Fertility Decline and the Sex Ratio
The desire for smaller families is believed to be one reason why some countries undergoing economic development have more males than females in their population than they should statistically. Wanting a smaller family could increase the use of sex-selective abortion in cultures that greatly value having at least one son. Jayachandran quantifies the relationship between desired fertility and the male-to-female sex ratio, focusing on India. As family size falls, she finds, a couple’s desire to have a son over a daughter increases. For example, in the hypothetical situation of having only one child, about 85 percent of participants express a desire to have a son, while if they had two children, just 12 percent wanted both to be boys. In larger families, parents might desire daughters because they can help care for siblings and perform household chores, Jayachandran hypothesizes. She also discovers the fertility decline can explain 30–50 percent of the increase in India’s sex ratio over the past 30 years. The results suggest that policies to encourage lower fertility and smaller families have the unintended consequence of worsening the male-to-female ratio. The economic progress causing families to want fewer children, such as greater job opportunities for women, might also be contributing to the prevalence of sex-selective abortions.

Changing Gender Attitudes in India
Jayachandran is also examining gender-discriminatory attitudes among adolescents in India. She is assessing an intervention aimed at eliminating these attitudes in 314 secondary schools in the Indian state of Haryana, which has one of the most skewed sex ratios in the world, with 914 females per 1,000 males. Half of the schools in the study were randomly assigned to receive the two-year intervention, in which staff of a human rights nongovernmental organization facilitated classroom discussions about gender equality. The researchers hypothesize that by getting adolescents to think about and discuss the human rights and economic rationales for treating women equally to men, the intervention will decrease gender-biased attitudes and therefore change behavior. Jayachandran and her colleagues are currently conducting a survey to determine whether the intervention successfully altered attitudes. They also plan to survey the participants once they become adults to examine if the program increased women’s educational attainment and decreased sex-selective abortions.

Family Characteristics and Social Inequality

Predicting Very-Low Food Security
The percent of households with very-low food security in the United States has almost doubled over the last decade, making it critical to understand how this issue affects children’s long-term health and economic well-being. In the Southern Economic Journal, IPR economist Diane Whitmore Schanzenbach and her colleagues move beyond income measures to understand other causes of unmet needs of households with very-low food security. They determine that although households whose children have very-low food security are more likely to participate in various safety net programs, such as food stamps and housing assistance, nonetheless, they still struggle to meet their needs. The authors find that both physical and mental health issues in the head of the household are higher in households with very-low food security, suggesting that the types of issues facing households in extreme poverty often go unmeasured in standard economic data sets.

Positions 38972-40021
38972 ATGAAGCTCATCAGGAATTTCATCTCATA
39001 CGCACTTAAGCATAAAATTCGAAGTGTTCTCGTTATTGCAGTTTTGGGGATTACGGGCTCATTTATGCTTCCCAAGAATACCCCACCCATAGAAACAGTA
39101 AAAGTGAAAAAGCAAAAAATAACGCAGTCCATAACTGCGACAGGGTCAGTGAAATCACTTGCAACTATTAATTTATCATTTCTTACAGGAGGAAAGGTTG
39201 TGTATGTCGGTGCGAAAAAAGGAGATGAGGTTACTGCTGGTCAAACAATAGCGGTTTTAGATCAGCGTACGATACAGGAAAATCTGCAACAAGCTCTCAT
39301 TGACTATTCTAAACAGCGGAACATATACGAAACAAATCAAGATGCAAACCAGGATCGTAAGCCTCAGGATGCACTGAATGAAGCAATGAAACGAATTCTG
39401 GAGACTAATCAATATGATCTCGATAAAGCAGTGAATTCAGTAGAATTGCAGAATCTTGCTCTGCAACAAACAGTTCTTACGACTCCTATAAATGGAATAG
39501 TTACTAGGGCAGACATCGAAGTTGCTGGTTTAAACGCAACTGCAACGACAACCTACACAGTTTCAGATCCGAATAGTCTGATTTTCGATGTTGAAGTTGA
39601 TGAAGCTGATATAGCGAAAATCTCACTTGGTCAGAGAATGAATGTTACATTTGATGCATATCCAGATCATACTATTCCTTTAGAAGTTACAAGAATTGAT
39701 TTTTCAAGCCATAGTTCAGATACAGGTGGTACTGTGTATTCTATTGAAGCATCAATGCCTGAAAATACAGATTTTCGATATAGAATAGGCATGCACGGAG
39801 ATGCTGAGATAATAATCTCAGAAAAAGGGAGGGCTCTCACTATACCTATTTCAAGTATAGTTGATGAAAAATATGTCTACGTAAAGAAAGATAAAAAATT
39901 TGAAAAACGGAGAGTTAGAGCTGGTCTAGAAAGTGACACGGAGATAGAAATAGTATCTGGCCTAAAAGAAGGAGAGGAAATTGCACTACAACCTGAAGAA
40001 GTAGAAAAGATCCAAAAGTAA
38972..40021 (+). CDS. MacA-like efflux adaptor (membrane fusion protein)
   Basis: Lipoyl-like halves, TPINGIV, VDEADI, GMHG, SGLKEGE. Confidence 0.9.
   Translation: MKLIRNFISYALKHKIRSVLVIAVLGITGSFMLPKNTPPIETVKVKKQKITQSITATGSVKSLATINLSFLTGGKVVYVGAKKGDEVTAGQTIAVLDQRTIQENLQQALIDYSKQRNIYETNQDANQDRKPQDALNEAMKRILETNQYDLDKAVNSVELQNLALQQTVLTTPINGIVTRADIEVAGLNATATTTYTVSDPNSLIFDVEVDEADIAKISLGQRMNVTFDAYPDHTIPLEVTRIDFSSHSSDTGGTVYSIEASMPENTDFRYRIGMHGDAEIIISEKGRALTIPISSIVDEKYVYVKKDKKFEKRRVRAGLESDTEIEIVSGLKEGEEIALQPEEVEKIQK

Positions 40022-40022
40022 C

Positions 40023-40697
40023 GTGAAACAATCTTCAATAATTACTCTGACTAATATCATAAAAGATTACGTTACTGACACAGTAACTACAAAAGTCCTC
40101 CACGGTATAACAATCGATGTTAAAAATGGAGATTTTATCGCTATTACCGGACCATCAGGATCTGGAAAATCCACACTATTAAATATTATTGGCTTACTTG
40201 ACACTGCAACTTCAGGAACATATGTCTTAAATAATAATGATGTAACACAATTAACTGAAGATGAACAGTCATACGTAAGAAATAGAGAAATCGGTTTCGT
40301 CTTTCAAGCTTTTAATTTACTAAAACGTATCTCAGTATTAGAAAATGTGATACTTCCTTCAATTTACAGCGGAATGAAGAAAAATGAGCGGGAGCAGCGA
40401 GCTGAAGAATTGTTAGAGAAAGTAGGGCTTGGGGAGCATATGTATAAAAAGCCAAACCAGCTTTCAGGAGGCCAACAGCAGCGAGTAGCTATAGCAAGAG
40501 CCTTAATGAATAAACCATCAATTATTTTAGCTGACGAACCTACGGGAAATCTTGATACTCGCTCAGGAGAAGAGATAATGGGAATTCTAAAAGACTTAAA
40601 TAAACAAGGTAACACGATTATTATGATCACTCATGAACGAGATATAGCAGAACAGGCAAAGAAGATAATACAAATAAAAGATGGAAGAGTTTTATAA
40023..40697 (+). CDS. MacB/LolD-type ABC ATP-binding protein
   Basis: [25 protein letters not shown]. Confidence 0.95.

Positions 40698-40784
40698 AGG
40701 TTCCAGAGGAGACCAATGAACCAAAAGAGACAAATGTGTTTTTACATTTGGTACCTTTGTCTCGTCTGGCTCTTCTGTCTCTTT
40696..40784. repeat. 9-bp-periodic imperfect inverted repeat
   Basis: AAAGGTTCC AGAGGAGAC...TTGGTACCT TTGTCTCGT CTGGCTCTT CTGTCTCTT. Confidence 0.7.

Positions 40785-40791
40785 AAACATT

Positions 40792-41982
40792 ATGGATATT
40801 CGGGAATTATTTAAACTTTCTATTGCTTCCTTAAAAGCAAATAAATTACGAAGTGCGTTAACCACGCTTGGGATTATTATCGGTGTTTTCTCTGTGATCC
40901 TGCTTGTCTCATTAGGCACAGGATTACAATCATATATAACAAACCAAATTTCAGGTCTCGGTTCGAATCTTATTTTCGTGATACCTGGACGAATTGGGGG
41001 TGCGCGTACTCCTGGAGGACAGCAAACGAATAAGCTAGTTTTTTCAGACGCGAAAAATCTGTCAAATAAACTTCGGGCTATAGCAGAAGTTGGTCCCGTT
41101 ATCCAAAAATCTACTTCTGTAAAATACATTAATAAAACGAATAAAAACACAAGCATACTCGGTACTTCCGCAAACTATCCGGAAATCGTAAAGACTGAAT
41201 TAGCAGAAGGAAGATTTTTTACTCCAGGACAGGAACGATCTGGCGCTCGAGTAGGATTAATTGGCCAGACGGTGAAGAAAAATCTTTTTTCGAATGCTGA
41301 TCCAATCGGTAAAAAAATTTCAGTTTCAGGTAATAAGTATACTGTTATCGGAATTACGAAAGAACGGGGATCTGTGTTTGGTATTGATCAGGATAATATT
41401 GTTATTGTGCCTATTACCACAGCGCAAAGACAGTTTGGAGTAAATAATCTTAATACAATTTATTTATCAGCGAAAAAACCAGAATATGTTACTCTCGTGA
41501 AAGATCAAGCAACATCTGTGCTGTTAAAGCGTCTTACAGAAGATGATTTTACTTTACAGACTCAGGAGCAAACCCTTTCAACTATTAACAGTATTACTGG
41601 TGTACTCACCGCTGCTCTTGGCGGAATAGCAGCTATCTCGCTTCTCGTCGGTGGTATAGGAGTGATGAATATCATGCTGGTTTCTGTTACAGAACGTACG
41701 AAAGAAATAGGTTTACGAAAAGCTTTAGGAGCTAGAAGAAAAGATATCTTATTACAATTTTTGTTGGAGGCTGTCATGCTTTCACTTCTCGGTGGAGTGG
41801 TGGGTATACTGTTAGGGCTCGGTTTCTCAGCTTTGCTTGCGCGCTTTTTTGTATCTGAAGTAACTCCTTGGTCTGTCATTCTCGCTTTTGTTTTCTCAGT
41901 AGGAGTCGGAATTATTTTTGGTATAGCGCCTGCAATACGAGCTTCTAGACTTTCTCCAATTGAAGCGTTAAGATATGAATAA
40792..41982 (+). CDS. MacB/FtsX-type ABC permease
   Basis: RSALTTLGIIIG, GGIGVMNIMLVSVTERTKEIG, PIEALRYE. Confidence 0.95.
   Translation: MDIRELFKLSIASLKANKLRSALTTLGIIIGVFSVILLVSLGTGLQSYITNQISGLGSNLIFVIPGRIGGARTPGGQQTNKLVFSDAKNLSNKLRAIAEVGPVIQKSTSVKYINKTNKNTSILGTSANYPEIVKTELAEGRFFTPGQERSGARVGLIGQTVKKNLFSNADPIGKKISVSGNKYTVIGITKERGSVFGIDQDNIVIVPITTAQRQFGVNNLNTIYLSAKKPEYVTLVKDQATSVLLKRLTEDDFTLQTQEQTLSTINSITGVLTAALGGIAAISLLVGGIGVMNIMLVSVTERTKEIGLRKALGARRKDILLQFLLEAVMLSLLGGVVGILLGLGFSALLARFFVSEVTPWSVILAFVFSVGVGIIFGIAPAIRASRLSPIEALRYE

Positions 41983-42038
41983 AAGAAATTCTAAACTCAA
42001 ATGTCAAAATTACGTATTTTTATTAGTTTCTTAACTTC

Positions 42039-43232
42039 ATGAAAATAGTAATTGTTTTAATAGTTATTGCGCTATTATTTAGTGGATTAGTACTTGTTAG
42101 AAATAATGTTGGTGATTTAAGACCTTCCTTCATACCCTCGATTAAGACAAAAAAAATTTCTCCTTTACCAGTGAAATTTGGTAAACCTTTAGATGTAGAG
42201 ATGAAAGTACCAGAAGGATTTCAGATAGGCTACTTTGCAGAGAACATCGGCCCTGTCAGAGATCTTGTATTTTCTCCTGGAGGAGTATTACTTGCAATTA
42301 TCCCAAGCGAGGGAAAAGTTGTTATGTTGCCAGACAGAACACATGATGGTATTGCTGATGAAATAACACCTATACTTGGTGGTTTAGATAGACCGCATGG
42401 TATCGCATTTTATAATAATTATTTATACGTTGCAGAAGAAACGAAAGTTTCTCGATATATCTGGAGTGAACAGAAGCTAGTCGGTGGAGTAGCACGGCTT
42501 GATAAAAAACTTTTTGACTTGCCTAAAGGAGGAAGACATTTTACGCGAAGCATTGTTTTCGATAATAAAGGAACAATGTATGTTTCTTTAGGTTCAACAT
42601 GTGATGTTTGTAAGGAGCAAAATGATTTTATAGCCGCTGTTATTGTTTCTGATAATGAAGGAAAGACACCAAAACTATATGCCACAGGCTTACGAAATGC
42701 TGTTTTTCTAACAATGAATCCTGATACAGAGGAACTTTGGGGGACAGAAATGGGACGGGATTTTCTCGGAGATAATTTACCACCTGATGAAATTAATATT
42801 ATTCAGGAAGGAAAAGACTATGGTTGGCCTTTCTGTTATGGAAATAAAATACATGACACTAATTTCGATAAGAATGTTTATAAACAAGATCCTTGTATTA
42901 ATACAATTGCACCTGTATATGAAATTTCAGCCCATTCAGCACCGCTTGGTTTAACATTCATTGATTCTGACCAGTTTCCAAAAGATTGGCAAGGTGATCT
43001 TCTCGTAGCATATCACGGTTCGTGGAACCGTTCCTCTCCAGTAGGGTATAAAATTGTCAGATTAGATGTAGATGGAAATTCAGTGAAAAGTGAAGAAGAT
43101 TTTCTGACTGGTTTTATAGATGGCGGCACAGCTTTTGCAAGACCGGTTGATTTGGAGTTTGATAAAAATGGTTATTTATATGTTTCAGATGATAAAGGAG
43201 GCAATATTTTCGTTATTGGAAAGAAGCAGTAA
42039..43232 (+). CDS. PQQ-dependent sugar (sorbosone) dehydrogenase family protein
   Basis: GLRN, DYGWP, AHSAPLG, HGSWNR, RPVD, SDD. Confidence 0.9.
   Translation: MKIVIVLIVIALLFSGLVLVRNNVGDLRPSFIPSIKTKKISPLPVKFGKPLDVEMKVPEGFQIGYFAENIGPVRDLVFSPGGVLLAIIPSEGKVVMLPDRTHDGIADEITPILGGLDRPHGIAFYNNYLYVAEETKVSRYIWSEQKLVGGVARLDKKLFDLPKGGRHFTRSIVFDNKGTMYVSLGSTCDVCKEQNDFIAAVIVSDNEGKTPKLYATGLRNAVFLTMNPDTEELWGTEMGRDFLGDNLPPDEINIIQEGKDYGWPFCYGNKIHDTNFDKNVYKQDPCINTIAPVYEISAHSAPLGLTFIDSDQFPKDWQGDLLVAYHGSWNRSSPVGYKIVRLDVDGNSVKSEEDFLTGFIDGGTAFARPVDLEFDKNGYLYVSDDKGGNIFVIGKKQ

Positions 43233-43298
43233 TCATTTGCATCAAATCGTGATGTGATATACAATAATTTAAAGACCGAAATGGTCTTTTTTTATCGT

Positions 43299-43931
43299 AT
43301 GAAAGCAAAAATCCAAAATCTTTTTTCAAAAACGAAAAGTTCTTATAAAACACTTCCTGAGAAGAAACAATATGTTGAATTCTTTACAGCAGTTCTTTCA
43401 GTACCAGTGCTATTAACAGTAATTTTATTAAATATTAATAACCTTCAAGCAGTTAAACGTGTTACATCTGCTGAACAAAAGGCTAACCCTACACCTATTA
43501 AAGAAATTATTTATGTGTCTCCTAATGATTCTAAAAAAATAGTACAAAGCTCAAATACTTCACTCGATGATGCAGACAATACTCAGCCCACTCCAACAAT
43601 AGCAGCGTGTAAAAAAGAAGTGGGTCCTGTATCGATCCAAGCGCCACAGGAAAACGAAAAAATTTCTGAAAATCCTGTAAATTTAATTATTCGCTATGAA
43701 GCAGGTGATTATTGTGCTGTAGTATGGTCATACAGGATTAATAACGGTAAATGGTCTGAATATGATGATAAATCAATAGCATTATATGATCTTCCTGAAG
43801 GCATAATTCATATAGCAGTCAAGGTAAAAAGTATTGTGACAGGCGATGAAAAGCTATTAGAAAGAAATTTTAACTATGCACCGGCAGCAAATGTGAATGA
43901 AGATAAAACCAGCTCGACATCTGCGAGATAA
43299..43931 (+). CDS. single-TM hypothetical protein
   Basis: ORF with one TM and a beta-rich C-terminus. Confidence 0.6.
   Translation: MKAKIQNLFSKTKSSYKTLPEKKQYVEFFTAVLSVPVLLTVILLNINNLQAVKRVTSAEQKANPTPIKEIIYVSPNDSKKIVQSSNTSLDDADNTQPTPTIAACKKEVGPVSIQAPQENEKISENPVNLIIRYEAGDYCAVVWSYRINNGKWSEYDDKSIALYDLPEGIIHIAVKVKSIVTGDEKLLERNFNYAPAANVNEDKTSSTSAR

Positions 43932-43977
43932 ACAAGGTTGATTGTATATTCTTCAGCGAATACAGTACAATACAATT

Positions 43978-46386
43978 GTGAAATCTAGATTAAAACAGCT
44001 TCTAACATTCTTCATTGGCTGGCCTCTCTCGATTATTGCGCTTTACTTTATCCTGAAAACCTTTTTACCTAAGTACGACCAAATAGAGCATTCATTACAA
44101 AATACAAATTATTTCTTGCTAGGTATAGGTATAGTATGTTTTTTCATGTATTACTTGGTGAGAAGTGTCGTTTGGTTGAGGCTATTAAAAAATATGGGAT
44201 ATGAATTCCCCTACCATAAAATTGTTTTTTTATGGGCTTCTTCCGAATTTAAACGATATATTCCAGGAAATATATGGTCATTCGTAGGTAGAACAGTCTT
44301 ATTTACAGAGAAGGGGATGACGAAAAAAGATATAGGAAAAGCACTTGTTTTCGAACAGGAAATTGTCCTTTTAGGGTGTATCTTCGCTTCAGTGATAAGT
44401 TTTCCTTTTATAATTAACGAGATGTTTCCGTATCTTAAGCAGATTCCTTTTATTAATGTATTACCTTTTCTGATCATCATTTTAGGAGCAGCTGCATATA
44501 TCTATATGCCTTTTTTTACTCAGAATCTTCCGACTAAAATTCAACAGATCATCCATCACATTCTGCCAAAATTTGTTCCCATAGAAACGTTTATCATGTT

Food Marketing to Children Online
One initiative to combat U.S. childhood obesity involves restricting television advertising of unhealthy foods to youth. Since children are spending more time online, however, are companies marketing to them there? Communication studies researcher and IPR associate Ellen Wartella and her colleagues examine online advertising that targets children in Health Communication. They analyze about 100 websites for food and beverage brands, uncovering 15 child-oriented ones. As the 2013 dataset shows a decrease versus 2006, the researchers suggest self-regulatory measures and general public pressure might have caused food companies to remove some child-oriented online marketing in the United States. Among those that did have child-oriented websites, though, 13 included games, and many of these promoted particularly unhealthy products, such as Pop-Tarts and Butterfingers. Wartella and her colleagues recommend further research on these “advergames,” noting that with a stronger evidence base, advocates can call for more detailed policies regulating the use of gaming features. Wartella is the Sheikh Hamad bin Khalifa Al-Thani Professor of Communication.

Pregnancy and the Great Recession
The Great Recession was associated with reduced fertility in the United States. But what was driving these reduced fertility rates? Using data from the 2006–10 National Survey of Family Growth, IPR social demographer Christine Percheski and Rachel Kimbro of Rice University exploit variation in state economic indicators to assess the impact of economic conditions on the likelihood of an intended pregnancy, an unplanned pregnancy, or no pregnancy for adult women without a college education. They find that, overall, worse economic conditions predicted a lower risk of an unplanned pregnancy. However, women’s odds of intentionally wanting to get pregnant varied by marital status. When economic conditions were poor, married women were less likely to want to get pregnant, but unmarried women living with a partner were more likely to have an intended pregnancy. Their findings suggest women responded to income constraints and general economic uncertainty by avoiding pregnancy during the Great Recession.